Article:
Identification of two new protective pre-erythrocytic malaria vaccine antigen candidates

US Military Malaria Vaccine Program, Naval Medical Research Center, 503 Robert Grant Avenue, Silver Spring, MD, USA.
Malaria Journal (Impact Factor: 3.11). 03/2011; 10(1):65. DOI: 10.1186/1475-2875-10-65
Source: PubMed


Despite years of effort, a licensed malaria vaccine is not yet available. One of the obstacles facing the development of a malaria vaccine is the extensive heterogeneity of many of the current malaria vaccine antigens. To counteract this antigenic diversity, an effective malaria vaccine may need to elicit an immune response against multiple malaria antigens, thereby limiting the negative impact of variability in any one antigen. Since most of the malaria vaccine antigens that have been evaluated in people have not elicited a protective immune response, there is a need to identify additional protective antigens. In this study, the efficacy of three pre-erythrocytic stage malaria antigens was evaluated in a Plasmodium yoelii/mouse protection model.
Mice were immunized with plasmid DNA and vaccinia virus vectors that expressed one, two or all three P. yoelii vaccine antigens. The immunized mice were challenged with 300 P. yoelii sporozoites and evaluated for subsequent infection.
Vaccines that expressed any one of the three antigens did not protect a high percentage of mice against a P. yoelii challenge. However, vaccines that expressed all three antigens protected a higher percentage of mice than a vaccine that expressed PyCSP, the most efficacious malaria vaccine antigen. Dissection of the multi-antigen vaccine indicated that protection was primarily associated with two of the three P. yoelii antigens. The protection elicited by a vaccine expressing these two antigens exceeded the sum of the protection elicited by the single antigen vaccines, suggesting a potential synergistic interaction.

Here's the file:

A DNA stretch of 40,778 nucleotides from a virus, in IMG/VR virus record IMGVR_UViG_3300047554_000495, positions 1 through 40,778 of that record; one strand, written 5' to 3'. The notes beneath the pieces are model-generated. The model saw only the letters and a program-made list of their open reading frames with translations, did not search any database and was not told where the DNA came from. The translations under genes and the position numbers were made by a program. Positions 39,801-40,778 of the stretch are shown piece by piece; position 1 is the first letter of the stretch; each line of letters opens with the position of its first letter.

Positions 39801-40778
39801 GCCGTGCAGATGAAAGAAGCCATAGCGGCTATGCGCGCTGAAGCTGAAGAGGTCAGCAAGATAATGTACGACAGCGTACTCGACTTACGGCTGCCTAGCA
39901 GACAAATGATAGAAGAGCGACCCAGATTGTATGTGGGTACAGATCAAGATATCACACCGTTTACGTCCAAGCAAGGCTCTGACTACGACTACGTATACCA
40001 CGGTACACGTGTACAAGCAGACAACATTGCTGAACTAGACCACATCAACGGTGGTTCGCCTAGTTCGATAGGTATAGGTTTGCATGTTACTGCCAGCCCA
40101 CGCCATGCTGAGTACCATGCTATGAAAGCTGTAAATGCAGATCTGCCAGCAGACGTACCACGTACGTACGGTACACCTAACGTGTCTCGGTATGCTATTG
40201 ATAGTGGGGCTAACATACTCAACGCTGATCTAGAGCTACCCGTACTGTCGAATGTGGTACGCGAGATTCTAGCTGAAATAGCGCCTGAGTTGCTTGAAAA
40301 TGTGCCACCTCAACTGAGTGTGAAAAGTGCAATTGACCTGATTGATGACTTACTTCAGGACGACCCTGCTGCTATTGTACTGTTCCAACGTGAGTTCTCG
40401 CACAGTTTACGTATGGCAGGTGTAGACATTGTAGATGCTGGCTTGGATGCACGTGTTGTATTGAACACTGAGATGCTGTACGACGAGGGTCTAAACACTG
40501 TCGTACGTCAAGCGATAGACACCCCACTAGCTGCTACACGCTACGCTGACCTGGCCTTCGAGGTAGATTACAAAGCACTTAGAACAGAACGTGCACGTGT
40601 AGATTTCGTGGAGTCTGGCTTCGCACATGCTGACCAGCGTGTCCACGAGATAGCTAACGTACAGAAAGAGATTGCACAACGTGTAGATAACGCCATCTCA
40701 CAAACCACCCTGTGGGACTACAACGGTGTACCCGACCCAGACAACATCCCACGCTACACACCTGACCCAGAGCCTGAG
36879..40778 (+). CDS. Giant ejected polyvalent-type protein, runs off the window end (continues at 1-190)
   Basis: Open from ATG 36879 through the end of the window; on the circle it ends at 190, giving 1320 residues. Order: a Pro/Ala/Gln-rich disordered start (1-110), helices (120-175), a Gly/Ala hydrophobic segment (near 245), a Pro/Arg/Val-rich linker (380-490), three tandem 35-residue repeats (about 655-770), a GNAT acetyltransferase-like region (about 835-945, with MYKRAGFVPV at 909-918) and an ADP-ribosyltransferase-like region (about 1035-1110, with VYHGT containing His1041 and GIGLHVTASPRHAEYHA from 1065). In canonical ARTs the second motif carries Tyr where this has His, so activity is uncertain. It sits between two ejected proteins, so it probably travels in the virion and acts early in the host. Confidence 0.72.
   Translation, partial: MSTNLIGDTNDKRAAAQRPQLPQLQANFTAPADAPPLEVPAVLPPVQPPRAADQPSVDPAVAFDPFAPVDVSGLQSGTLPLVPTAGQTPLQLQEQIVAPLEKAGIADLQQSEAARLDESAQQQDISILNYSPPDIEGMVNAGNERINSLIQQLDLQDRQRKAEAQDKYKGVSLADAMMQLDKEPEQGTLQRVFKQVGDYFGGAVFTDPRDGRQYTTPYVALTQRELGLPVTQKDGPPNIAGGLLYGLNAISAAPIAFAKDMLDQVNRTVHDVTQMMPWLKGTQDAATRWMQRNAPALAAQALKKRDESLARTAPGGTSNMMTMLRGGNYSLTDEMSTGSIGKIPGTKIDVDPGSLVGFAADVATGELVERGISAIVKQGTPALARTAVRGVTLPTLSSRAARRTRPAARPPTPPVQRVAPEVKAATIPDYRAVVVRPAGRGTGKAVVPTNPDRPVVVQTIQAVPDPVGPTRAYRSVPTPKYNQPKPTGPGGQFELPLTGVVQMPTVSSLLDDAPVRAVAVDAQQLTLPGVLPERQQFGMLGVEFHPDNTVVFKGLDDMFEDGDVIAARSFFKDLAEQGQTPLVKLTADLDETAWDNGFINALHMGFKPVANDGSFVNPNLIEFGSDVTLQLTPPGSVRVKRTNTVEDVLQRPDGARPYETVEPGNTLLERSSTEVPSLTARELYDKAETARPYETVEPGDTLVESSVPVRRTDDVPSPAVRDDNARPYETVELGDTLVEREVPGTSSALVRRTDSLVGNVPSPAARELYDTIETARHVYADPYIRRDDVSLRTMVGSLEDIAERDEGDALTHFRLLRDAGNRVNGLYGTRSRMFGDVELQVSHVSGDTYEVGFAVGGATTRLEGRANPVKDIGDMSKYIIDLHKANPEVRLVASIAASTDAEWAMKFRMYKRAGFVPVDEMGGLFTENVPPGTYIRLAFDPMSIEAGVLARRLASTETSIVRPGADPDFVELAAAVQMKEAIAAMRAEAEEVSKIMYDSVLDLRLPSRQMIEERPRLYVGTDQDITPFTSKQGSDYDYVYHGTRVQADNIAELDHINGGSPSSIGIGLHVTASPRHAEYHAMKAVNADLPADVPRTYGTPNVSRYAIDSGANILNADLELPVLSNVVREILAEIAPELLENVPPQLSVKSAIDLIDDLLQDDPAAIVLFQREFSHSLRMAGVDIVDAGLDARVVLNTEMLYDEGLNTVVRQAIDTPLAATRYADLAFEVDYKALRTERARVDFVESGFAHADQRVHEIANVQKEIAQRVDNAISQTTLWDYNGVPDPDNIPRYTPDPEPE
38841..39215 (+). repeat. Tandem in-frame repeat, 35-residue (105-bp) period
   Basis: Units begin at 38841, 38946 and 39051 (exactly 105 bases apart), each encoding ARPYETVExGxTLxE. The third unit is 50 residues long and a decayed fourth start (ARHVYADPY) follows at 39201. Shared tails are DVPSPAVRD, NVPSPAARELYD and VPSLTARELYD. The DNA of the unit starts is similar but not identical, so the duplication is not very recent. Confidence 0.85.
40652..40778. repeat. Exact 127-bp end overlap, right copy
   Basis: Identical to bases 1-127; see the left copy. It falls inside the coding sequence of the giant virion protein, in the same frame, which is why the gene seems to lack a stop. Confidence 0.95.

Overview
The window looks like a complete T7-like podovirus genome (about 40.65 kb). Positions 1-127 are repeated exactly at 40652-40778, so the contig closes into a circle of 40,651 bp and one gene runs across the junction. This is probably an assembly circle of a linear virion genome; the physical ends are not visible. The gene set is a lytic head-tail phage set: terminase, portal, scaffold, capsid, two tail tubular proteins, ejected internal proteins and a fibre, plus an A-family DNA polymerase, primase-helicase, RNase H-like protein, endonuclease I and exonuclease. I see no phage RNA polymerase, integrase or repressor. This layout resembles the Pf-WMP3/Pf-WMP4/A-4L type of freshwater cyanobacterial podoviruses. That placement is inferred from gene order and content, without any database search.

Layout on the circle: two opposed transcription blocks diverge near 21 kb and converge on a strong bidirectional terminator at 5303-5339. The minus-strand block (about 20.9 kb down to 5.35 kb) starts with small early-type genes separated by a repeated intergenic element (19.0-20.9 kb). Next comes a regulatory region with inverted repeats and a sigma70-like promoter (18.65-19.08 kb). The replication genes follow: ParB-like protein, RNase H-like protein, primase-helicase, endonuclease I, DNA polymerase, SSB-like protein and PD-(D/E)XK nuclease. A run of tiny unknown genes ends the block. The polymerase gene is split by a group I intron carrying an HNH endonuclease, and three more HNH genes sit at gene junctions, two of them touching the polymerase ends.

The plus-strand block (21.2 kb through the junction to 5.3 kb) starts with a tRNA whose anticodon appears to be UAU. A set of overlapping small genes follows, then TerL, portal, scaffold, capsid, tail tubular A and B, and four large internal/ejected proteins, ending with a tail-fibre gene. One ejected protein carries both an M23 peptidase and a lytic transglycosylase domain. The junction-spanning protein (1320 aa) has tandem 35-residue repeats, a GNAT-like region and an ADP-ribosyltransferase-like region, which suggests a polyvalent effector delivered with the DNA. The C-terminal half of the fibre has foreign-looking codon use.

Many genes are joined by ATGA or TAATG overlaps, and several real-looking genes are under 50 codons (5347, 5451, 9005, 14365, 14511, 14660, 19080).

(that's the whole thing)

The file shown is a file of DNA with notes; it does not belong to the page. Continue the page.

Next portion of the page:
This work identifies two promising malaria vaccine antigen candidates and suggests that a multi-antigen vaccine may be more efficacious than a single antigen vaccine.

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    • "Sedegah et al [43] studied protection using only Vaxfectin with a CSP DNA construct that lacked the MIP3α component and obtained maximum bloodstream protection of 54%, similar to what we observed with that construct, but clearly less than the 80–100% protection observed with the addition of the MIP3α component. In a more recent trial, Limbach et al. [91] could protect only 57% of mice challenged intravenously with 300 P. yoelii sporozoites after immunization with plasmid DNA followed by a vaccinia virus vector boost that expressed one, two or three different P. yoelii vaccine antigens. In one of the few studies to show a high level of protection, Scheiblhofer et al. demonstrated that DNA immunization with a CSP construct from which the glycosylphosphatidylinositol signal sequence was deleted elicited 100% protection of Balb/c mice from intradermal challenge with P. berghei [92]. "
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